King saw Jesus as a revolutionary pacifist.
[C]onservative Christians, according to Pew Research, tend to be white, older, less educated, pray daily, believe in a literal Hell and Heaven, and skew Republican. They also tend to cultivate racist ideas and deny the reality of systemic racism.

On the conservative fringe are Christian nationalists, a toxic brew of American jingoism and Bible thumping. In an interview with The Young Turks, Katherine Stewart, author of The Power Worshippers: Inside the Dangerous Rise of Religious Nationalism, said, “It basically is the idea that America is founded as a Christian nation … we’ve moved away from that and the right kind of Americans need to take it back … it divides ‘us’ versus ‘them,’ the ‘pure’ from the ‘impure’ … it is an organized quest for power.”

In this biblical struggle, white Christian nationalists imagine themselves as the foot soldiers of Jesus. Secular society looks to them, Stewart said, to be “Satanic. Demonic. Inhuman.” It is a theology that is anti-democratic and juvenile. It is a simple-minded story of good and evil that demonizes whoever is different; the gay person, the Muslim, the immigrant. Finally, the unconverted must kneel at the foot of the cross, by court order or force if needed.

[Jerry Falwell] did not publicly advocate violence, but he laid the foundation for Christian nationalism with his mix of racism, patriotism and Bible scholarship.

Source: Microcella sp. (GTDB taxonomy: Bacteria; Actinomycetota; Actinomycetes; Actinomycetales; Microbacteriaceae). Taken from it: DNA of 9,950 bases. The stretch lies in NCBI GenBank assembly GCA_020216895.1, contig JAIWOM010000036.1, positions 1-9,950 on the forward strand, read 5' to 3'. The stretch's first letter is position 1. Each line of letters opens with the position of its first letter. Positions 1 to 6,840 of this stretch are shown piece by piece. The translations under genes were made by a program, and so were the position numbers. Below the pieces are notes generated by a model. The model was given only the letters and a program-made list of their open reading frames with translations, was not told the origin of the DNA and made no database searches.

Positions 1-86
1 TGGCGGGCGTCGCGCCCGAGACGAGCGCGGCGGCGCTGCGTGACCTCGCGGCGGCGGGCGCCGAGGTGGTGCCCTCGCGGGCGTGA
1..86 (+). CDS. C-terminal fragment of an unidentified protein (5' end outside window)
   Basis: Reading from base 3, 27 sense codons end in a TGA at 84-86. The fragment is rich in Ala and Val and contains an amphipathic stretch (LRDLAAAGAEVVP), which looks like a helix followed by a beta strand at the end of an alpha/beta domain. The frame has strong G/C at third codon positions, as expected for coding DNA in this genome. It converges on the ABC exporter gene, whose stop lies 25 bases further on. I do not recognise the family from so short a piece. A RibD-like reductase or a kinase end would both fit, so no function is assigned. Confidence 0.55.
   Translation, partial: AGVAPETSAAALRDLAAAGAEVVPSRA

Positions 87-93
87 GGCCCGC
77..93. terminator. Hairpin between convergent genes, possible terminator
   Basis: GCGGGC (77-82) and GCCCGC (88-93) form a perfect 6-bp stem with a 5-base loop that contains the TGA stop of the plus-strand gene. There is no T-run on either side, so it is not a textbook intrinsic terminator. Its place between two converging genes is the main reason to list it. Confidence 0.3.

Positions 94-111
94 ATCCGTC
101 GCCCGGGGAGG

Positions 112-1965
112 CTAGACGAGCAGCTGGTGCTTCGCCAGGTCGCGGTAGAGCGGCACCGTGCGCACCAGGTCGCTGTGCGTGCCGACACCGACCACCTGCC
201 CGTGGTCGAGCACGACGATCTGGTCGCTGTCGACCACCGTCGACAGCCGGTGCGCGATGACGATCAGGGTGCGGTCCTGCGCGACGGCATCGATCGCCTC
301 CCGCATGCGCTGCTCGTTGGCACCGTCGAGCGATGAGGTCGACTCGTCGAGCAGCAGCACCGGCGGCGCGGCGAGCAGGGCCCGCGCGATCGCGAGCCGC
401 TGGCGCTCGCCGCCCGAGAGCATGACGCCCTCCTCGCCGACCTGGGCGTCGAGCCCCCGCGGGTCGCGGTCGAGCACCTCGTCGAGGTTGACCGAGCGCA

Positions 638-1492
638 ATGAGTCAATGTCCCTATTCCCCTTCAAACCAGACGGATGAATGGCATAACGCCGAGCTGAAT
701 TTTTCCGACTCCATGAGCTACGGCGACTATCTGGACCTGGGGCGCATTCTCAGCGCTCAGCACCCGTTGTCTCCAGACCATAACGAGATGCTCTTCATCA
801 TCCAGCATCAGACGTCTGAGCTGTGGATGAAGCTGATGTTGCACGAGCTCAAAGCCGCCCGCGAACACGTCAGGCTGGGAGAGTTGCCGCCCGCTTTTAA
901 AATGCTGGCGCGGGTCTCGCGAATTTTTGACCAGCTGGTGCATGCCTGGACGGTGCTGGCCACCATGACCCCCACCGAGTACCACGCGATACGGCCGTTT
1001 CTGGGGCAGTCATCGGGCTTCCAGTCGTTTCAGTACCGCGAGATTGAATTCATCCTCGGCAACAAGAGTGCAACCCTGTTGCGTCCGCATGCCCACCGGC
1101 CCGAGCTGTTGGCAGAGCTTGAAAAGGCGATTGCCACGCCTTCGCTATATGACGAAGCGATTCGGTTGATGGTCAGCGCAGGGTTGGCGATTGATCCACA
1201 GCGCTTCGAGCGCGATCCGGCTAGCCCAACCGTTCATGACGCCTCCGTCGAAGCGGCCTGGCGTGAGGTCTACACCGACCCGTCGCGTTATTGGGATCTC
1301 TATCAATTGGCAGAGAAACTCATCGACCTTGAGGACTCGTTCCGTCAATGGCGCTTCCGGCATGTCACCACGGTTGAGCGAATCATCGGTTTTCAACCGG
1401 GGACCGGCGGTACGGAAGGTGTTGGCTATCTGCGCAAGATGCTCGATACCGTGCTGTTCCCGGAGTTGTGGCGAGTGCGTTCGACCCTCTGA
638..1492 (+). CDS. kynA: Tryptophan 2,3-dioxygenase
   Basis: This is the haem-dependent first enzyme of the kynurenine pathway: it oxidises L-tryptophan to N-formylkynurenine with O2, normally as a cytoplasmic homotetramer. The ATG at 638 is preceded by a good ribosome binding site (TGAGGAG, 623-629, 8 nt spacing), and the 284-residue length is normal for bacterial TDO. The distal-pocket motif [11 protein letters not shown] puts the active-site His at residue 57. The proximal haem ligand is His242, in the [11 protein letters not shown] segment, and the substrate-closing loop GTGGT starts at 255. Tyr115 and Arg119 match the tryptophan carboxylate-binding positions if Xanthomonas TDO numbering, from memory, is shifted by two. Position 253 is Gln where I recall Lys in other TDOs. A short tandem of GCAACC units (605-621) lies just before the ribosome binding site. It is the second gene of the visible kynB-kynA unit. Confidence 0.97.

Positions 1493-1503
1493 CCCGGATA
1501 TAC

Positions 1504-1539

“We should be proud to be Christian nationalists,” boasted Republican Rep. Marjorie Taylor Greene, the latest face of the movement. Today’s upsurge of white Christian nationalism is a reaction to the social protests that have rocked the U.S. — Black Lives Matter, the Supreme Court decision to legalize gay marriage, #MeToo and Occupy Wall Street. Each protest disrupted long accepted power dynamics and exposed the dirty underside of the “American Dream.”

In a contest over public support for civil rights, King and Falwell were two faces of U.S. Christianity. King read the same Bible as Falwell, but instead of Falwell’s vengeful Jesus, casting sinners into the fiery pit of Hell, King saw Jesus as a revolutionary pacifist.

Each protest disrupted long accepted power dynamics and exposed the dirty underside of the “American Dream.”
King’s Jesus was a Black Jesus. He loved the poor. He healed the sick. He was willing to break an unjust law for the greater moral good of love. King wrote about unjust laws in his 1963, Letter from Birmingham Jail, “An unjust law is a human law that is not rooted in eternal law and natural law. Any law that uplifts human personality is just. Any law that degrades human personality is unjust.”

King’s Jesus did not reduce anyone’s humanity to skin color, class or sex. The Christian tradition he represents always transcended the limits of the Bible’s text to reach its spirit. In order to make it real, King and the millions who followed him risked their lives and suffered, in hopes to redeem — really rescue — the racists trapped in their hatred.

Please click on: Following in MLK’s Footsteps

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Wayne Northey was Director of Man-to-Man/Woman-to-Woman – Restorative Christian Ministries (M2/W2) in British Columbia, Canada from 1998 to 2014, when he retired. He has been active in the criminal justice arena and a keen promoter of Restorative Justice since 1974. He has published widely on peacemaking and justice themes. You will find more about that on this website: a work in progress.

Always appreciate constructive feedback! Thanks.